June 2018: Trends in Ecology & Evolution
https://www.readbyqxmd.com/read/29777255/inhibition-of-sialidase-activity-and-cellular-invasion-by-the-bacterial-vaginosis-pathogen-gardnerella-vaginalis
#8
G Govinden, J L Parker, K L Naylor, A M Frey, D O C Anumba, G P Stafford
Bacterial vaginosis is a genital tract infection, thought to be caused by transformation of a lactobacillus-rich flora to a dysbiotic microbiota enriched in mixed anaerobes. The most prominent of these is Gardnerella vaginalis (GV), an anaerobic pathogen that produces sialidase enzyme to cleave terminal sialic acid residues from human glycans. Notably, high sialidase activity is associated with preterm birth and low birthweight. We explored the potential of the sialidase inhibitor Zanamavir against GV whole cell sialidase activity using methyl-umbelliferyl neuraminic acid (MU-NANA) cleavage assays, with Zanamavir causing a 30% reduction in whole cell GV sialidase activity (p < 0...
May 18, 2018: Archives of Microbiology
https://www.readbyqxmd.com/read/29774218/new-insights-of-helicobacter-pylori-host-pathogen-interactions-the-triangle-of-virulence-factors-epigenetic-modifications-and-non-coding-rnas
#9
REVIEW
Farzam Vaziri, Samira Tarashi, Abolfazl Fateh, Seyed Davar Siadat
Helicobacter pylori ( H. pylori ) is a model organism for understanding host-pathogen interactions and infection-mediated carcinogenesis. Gastric cancer and H. pylori colonization indicates the strong correlation. The progression and exacerbation of H. pylori infection are influenced by some factors of pathogen and host. Several virulence factors involved in the proper adherence and attenuation of immune defense to contribute the risk of emerging gastric cancer, therefore analysis of them is very important...
May 16, 2018: World Journal of Clinical Cases
https://www.readbyqxmd.com/read/29772096/signatures-of-diversifying-selection-and-convergence-acting-on-passerine-toll-like-receptor-4-in-an-evolutionary-context
#10
Tereza Králová, Tomáš Albrecht, Josef Bryja, David Hořák, Arild Johnsen, Jan T Lifjeld, Marian Novotný, Ondřej Sedláček, Hana Velová, Michal Vinkler
Positive selection acting on Toll-like receptors (TLRs) has been recently investigated to reveal evolutionary mechanisms of host-pathogen molecular co-adaptation. Much of this research, however, has focused mainly on the identification of sites predicted to be under positive selection, bringing little insight into the functional differences and similarities among species and a limited understanding of convergent evolution in the innate immune molecules. In this study we provide evidence of phenotypic variability in the avian TLR4 ligand-binding region (LBR), the direct interface between host and pathogen molecular structures...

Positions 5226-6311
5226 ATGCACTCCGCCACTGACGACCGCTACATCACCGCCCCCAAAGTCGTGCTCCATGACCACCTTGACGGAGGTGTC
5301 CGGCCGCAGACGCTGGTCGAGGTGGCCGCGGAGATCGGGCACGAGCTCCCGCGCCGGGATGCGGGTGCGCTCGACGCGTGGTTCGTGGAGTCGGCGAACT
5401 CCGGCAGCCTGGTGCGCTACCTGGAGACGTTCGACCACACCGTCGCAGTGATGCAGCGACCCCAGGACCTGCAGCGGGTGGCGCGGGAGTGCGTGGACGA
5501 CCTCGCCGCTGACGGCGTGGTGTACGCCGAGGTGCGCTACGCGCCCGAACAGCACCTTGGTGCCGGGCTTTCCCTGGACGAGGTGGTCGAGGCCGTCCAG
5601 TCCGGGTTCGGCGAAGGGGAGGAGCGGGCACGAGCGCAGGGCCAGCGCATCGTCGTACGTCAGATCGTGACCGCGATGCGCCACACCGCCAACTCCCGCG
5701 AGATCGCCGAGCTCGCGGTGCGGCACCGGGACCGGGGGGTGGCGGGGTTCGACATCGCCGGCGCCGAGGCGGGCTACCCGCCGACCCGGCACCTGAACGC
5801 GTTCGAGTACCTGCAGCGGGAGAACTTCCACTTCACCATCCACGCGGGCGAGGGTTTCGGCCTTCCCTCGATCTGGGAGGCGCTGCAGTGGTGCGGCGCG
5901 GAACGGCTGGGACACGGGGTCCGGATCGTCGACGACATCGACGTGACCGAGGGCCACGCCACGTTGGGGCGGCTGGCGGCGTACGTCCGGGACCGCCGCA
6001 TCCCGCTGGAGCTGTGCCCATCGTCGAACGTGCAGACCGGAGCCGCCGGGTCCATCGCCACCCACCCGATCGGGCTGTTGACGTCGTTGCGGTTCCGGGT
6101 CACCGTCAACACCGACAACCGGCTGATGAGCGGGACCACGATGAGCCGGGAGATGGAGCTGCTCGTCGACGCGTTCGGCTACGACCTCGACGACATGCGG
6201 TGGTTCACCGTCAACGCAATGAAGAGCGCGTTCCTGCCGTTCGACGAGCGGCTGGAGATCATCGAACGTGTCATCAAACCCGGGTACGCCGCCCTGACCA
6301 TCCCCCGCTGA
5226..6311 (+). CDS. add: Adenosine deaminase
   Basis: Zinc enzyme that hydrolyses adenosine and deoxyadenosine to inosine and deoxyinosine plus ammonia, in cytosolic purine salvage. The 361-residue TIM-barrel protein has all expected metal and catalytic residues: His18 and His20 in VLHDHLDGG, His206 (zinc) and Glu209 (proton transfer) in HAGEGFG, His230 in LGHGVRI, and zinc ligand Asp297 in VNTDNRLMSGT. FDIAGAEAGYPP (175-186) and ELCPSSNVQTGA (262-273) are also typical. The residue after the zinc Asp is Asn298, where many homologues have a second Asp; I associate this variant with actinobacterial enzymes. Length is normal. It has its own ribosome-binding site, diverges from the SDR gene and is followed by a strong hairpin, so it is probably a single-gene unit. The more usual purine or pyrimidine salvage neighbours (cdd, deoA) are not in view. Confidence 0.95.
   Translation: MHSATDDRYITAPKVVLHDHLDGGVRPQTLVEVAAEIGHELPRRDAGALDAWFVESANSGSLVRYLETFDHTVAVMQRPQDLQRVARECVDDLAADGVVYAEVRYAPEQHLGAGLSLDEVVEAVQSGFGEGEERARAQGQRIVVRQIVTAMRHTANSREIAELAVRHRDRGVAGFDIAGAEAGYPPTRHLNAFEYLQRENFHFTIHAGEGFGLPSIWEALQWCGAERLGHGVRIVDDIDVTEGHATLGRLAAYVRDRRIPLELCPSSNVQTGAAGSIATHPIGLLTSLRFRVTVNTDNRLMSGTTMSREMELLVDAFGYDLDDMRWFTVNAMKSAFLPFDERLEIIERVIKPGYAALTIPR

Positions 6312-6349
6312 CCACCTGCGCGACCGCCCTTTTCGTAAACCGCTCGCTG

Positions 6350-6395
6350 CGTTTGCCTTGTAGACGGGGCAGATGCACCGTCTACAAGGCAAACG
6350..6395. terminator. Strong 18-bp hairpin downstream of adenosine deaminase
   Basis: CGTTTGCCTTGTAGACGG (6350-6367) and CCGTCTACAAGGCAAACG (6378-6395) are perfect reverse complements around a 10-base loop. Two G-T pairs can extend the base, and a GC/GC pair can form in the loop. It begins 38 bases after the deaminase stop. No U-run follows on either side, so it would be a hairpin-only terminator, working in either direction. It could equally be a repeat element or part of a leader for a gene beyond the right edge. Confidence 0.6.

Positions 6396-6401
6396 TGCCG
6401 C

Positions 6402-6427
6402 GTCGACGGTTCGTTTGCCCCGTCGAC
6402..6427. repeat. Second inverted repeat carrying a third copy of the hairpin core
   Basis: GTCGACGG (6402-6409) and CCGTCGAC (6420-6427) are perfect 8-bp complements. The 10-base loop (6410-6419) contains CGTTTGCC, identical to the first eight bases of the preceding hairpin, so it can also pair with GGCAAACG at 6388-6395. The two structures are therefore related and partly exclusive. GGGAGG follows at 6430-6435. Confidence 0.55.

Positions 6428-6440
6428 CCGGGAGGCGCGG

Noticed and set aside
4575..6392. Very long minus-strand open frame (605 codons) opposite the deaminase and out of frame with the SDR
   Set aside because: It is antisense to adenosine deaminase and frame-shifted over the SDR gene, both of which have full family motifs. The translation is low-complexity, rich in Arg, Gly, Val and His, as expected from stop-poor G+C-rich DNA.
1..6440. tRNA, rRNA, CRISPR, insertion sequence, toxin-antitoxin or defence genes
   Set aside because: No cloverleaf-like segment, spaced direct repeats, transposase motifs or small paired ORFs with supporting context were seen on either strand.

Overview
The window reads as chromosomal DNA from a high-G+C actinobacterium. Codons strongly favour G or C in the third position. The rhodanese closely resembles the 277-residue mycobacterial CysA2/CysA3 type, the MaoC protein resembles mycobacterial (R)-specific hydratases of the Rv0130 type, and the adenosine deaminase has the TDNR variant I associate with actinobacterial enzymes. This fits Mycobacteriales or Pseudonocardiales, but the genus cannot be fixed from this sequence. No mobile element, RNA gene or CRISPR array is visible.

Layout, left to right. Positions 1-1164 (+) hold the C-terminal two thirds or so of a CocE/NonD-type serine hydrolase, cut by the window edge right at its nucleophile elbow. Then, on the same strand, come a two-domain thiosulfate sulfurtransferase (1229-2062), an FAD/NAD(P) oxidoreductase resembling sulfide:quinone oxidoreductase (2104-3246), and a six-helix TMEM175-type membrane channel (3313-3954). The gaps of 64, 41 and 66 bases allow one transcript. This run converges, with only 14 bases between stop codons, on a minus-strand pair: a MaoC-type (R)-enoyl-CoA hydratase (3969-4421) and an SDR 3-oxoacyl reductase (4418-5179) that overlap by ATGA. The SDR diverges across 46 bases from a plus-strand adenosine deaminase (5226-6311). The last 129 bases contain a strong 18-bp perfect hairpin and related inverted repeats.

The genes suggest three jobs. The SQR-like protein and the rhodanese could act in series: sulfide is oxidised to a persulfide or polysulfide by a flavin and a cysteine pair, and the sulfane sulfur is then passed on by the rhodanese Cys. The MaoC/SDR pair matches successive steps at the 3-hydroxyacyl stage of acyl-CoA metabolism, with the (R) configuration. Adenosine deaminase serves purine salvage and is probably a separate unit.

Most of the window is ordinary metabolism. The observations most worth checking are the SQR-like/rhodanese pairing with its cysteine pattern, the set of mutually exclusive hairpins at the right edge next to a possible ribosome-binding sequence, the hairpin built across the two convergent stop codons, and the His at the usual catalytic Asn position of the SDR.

May 17, 2018: Molecular Ecology
https://www.readbyqxmd.com/read/29769740/identification-of-a-s-aureus-virulence-factor-by-activity-based-protein-profiling-abpp
#11
Christian S Lentz, Jessica R Sheldon, Lisa A Crawford, Rachel Cooper, Megan Garland, Manuel R Amieva, Eranthie Weerapana, Eric P Skaar, Matthew Bogyo
Serine hydrolases play diverse roles in regulating host-pathogen interactions in a number of organisms, yet few have been characterized in the human pathogen Staphylococcus aureus. Here we describe a chemical proteomic screen that identified ten previously uncharacterized S. aureus serine hydrolases that mostly lack human homologs. We termed these enzymes fluorophosphonate-binding hydrolases (FphA-J). One hydrolase, FphB, can process short fatty acid esters, exhibits increased activity in response to host cell factors, is located predominantly on the bacterial cell surface in a subset of cells, and is concentrated in the division septum...
May 16, 2018: Nature Chemical Biology
https://www.readbyqxmd.com/read/29768211/long-term-persistence-of-exhausted-cd8-t-cells-in-chronic-infection-is-regulated-by-microrna-155
#12
Erietta Stelekati, Zeyu Chen, Sasikanth Manne, Makoto Kurachi, Mohammed-Alkhatim Ali, Keith Lewy, Zhangying Cai, Kito Nzingha, Laura M McLane, Jennifer L Hope, Adam J Fike, Peter D Katsikis, E John Wherry
Persistent viral infections and tumors drive development of exhausted T (TEX ) cells. In these settings, TEX cells establish an important host-pathogen or host-tumor stalemate. However, TEX cells erode over time, leading to loss of pathogen or cancer containment. We identified microRNA (miR)-155 as a key regulator of sustained TEX cell responses during chronic lymphocytic choriomeningitis virus (LCMV) infection. Genetic deficiency of miR-155 ablated CD8 T cell responses during chronic infection. Conversely, enhanced miR-155 expression promoted expansion and long-term persistence of TEX cells...
May 15, 2018: Cell Reports
https://www.readbyqxmd.com/read/29766569/differential-roles-of-melatonin-in-plant-host-resistance-and-pathogen-suppression-in-cucurbits
#13
Mihir Kumar Mandal, Haktan Suren, Brian Ward, Arezue Boroujerdi, Chandrasekar Kousik
Since the 1950s, research on the animal neurohormone melatonin, has focused on its multi-regulatory effect on patients suffering from insomnia, cancer, and Alzheimer's. In plants, melatonin plays major role in plant growth and development, and is inducible in response to diverse biotic and abiotic stresses. However, studies on the direct role of melatonin in disease suppression and as a signaling molecule in host-pathogen defense mechanism are lacking. This study provides insight on the predicted biosynthetic pathway of melatonin in watermelon (Citrullus lanatus) and how application of melatonin, an environmental-friendly immune inducer, can boost plant immunity and suppress pathogen growth where fungicide resistance and lack of genetic resistance are major problems...
May 15, 2018: Journal of Pineal Research
https://www.readbyqxmd.com/read/29764653/interaction-effects-of-different-drivers-of-wild-bee-decline-and-their-influence-on-host-pathogen-dynamics